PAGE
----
Case Report | Open Access
Yuri Sugita, Teruhiko Makino, Megumi Mizawa, Tadamichi Shimizu, "Mugwort-Mustard Allergy Syndrome due to Broccoli Consumption", Case Reports in Dermatological Medicine, vol. 2016, Article ID 8413767, 3 pages, 2016. https://doi.org/10.1155/2016/8413767
Mugwort-Mustard Allergy Syndrome due to Broccoli Consumption
Pollen-food allergy syndrome (PFAS) is a relatively rare form of food allergy which develops in individuals who are sensitized to pollen. Tree pollens, especially birch pollen, frequently induce PFAS; however, the incidence of PFAS due to grass or weed pollens such as ragweed or mugwort is relatively rare. Mugwort-mustard allergy syndrome (MMAS) is an example of a PFAS in which individuals sensitized to mugwort may develop an allergy to mustard and experience severe reactions. We herein describe a case of MMAS due to broccoli consumption.
Pollen-food allergy syndrome (PFAS) is a relatively rare form of food allergy which develops in individuals who are sensitized to pollen . Tree pollens, especially birch pollen, frequently induce PFAS; however, the incidence of PFAS due to grass or weed pollens, such as ragweed or mugwort is relatively rare. Mugwort-mustard allergy syndrome (MMAS) is an example of a PFAS in which individuals sensitized to mugwort may develop an allergy to mustard and experience severe reactions . We herein describe a case of MMAS due to broccoli consumption in a Japanese male.
2. Case Report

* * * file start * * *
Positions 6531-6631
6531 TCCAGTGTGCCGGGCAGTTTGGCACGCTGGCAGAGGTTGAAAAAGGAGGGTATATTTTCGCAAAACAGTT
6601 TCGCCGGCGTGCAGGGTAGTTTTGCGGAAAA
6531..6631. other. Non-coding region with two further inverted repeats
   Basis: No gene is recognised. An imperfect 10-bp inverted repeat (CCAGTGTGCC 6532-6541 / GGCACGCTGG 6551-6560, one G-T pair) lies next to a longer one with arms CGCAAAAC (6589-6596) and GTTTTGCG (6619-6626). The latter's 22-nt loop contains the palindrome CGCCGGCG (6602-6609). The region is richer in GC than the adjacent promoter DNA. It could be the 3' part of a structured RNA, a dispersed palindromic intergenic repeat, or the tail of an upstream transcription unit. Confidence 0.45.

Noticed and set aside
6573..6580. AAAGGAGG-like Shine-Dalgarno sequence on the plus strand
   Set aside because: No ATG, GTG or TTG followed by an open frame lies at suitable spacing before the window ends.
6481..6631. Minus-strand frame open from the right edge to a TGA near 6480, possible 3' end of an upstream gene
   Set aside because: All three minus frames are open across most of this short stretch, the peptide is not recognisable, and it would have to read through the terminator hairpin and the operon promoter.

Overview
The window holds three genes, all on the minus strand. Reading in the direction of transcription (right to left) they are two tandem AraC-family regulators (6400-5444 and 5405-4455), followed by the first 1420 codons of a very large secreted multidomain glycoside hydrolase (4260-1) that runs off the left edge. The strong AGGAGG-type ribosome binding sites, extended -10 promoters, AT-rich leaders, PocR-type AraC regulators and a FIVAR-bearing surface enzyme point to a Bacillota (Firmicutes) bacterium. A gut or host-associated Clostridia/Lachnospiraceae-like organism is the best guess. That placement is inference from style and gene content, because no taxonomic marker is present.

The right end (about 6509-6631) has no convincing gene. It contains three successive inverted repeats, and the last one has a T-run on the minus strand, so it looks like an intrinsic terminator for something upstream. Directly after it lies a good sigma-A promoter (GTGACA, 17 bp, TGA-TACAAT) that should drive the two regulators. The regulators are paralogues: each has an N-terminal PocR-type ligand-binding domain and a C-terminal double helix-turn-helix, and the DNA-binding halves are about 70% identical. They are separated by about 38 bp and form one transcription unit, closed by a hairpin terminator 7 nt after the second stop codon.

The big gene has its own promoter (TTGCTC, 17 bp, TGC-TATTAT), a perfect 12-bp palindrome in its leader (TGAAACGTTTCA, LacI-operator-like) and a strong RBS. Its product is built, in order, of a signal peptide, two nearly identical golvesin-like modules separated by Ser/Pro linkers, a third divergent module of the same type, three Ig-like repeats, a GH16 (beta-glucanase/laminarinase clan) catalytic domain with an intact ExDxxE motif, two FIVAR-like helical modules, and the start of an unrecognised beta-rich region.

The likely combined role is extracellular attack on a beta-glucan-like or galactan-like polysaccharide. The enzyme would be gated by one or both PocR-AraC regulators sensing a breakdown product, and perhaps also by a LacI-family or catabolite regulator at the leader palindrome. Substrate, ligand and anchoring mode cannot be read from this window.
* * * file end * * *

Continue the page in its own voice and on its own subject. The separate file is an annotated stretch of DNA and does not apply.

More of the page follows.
A 73-year-old Japanese male presented to our hospital with dyspnea and swelling of the lips and eyelids which occurred 30 minutes after eating boiled broccoli. He had no history of allergic reactions to latex or fruits. The patient’s clinical findings suggested he was experiencing an immediate-type hypersensitivity reaction to broccoli, such as oral allergy syndrome (OAS) or PFAS. Therefore, tests for allergic reactions including the CAP fluorescent enzyme immunoassay RAST (CAP-FEIA RAST) test and a skin-prick test (SPT) were performed. A blood test revealed an elevated level of serum immunoglobulin E (IgE: 681 IU/mL; normal range: 0–170 IU/mL) and IgE antibodies specific for mugwort (0.83 UA/mL; normal range: 0–0.34 UA/mL) were detected in the CAP-FEIA RAST test, although no IgE antibodies specific for almond or mustard were detected. An SPT was then performed using the prick-to-prick technique with samples of mugwort, broccoli, cauliflower, cabbage, mustard, almond, and peanut. The results of the SPT were assessed as false positive (+), positive (2+), strongly positive (3+), and most positive (4+) when the average wheal diameter was more than 25%, 50%, 100%, and 200%, respectively, of a positive control induced by 10 mg/mL of histamine dihydrochloride 30 minutes after administration . Positive reactions were observed for mugwort (3+), raw broccoli (4+), and mustard (3+) (Figure 1). Heated broccoli (4+) and heated mustard (3+) also showed positive reactions. The test was negative for cauliflower, cabbage, almonds, and peanuts. Based on the clinical symptoms and the results of the allergy tests, the patient was diagnosed with MMAS due to broccoli consumption. The patient was therefore advised to avoid consuming broccoli and mustard. He has not experienced any symptoms of MMAS since.